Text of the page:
Excerpts from the review by Anne Jolis:
The book’s climax is a recounting of the 2009 leak or hack of emails and other documents written by Mr. Mann and his associates (and funneled through the University of East Anglia’s Climatic Research Unit). The correspondence, along with a second trove released in 2011, highlighted the patchwork behind IPCC science. The leading lights of publicly funded climatology appeared to be brainstorming to pressure journals and review boards to suppress work that challenged their theories, trading tips on how to avoid public-information requests and planning how to present their findings so as to best further “the cause.”
In his book, Mr. Mann dubs the unauthorized release of his emails a “crime” and claims that the ensuing “witch hunt” constituted “the most malicious” of “attack after vitriolic attack against us” by the “corporate-funded denial machine.”
Yet for all his caviling about “smear campaigns,” “conspiracy theorists” and “character assassination,” Mr. Mann is happy to employ similar tactics against his opponents. Patrick Michaels, former president of the American Association of State Climatologists and a past program chair of the American Meteorological Society’s Committee on Applied Climatology, is introduced as “a prominent climate change contrarian at the University of Virginia primarily known for his advocacy for the fossil fuel industry.” (Nowhere does Mr. Mann explain why a scientist might be more easily corrupted by a check from, say, a coal company than by one from a politically controlled institution.)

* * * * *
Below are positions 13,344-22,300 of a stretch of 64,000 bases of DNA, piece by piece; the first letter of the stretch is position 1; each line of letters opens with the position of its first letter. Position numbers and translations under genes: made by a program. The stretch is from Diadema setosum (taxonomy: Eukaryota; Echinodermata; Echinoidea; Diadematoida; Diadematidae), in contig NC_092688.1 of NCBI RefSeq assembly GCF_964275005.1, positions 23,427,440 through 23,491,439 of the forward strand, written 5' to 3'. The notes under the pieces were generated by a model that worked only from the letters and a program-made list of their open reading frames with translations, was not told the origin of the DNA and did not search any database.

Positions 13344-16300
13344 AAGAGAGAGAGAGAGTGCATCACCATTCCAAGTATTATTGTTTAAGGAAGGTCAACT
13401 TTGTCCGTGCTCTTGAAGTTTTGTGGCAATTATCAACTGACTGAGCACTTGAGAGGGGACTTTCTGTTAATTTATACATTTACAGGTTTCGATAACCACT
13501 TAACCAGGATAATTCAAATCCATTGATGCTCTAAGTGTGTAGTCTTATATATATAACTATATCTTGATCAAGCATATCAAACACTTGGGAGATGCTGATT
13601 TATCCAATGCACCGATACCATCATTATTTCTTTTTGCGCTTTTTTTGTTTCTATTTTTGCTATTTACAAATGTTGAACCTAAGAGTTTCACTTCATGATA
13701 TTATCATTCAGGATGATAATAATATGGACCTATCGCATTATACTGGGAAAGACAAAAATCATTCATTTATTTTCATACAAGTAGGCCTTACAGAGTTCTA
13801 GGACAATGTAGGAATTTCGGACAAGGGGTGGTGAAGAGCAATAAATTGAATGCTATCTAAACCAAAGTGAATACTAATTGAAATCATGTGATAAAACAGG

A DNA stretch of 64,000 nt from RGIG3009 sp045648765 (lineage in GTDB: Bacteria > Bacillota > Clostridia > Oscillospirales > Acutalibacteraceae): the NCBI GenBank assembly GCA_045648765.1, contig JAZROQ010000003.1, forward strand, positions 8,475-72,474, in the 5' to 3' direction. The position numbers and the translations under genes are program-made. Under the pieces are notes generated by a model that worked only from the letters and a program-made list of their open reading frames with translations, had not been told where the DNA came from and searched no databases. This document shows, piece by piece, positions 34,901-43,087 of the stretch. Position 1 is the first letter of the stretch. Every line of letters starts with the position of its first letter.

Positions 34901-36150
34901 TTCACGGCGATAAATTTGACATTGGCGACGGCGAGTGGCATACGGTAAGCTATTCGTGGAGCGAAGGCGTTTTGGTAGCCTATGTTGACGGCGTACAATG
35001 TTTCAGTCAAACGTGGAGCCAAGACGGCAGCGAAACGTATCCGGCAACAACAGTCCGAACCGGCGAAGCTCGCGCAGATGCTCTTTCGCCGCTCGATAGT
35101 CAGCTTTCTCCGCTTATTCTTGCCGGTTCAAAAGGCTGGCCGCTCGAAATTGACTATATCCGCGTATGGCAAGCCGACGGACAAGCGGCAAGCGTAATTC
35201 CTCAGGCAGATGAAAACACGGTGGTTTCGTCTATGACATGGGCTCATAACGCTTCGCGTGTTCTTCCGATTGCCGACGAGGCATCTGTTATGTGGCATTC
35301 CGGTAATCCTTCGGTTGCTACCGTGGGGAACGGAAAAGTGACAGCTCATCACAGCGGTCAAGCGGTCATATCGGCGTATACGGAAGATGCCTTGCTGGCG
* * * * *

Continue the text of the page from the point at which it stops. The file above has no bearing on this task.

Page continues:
Just this February, Mr. Mann took to the Daily Kos to praise the theft of internal documents from the free-market Heartland Institute for offering “a peek behind the curtain of industry-funded climate change denial.” It was revelatory, but not in the way he thought. Hours after Mr. Mann posted his online musings, the much-decorated hydroclimatologist Peter Gleick (2003 MacArthur fellow, adviser to the EPA and, until recently, chairman of the American Geophysical Union’s task force on scientific ethics) confessed to the Heartland theft. Apologizing for his actions, he wrote that he had been “blinded by my frustration with the ongoing efforts—often anonymous, well-funded, and coordinated—to attack climate science and scientists.”
Mr. Mann closes “The Hockey Stick” with a passionate call for more scientists to join him “on the front lines of the climate wars.” “Scientific truth alone,” Mr. Mann writes, “is not enough to carry the day in the court of public opinion.” It would be “irresponsible,” he says, “for us to silently stand by while industry-funded climate change deniers succeed in confusing and distracting the public and dissuading our policy makers from taking appropriate actions.” These are unfortunate conclusions for a scientist-turned-climate-warrior whose greatest weakness has always been a low estimation of the public intellect.
Full review here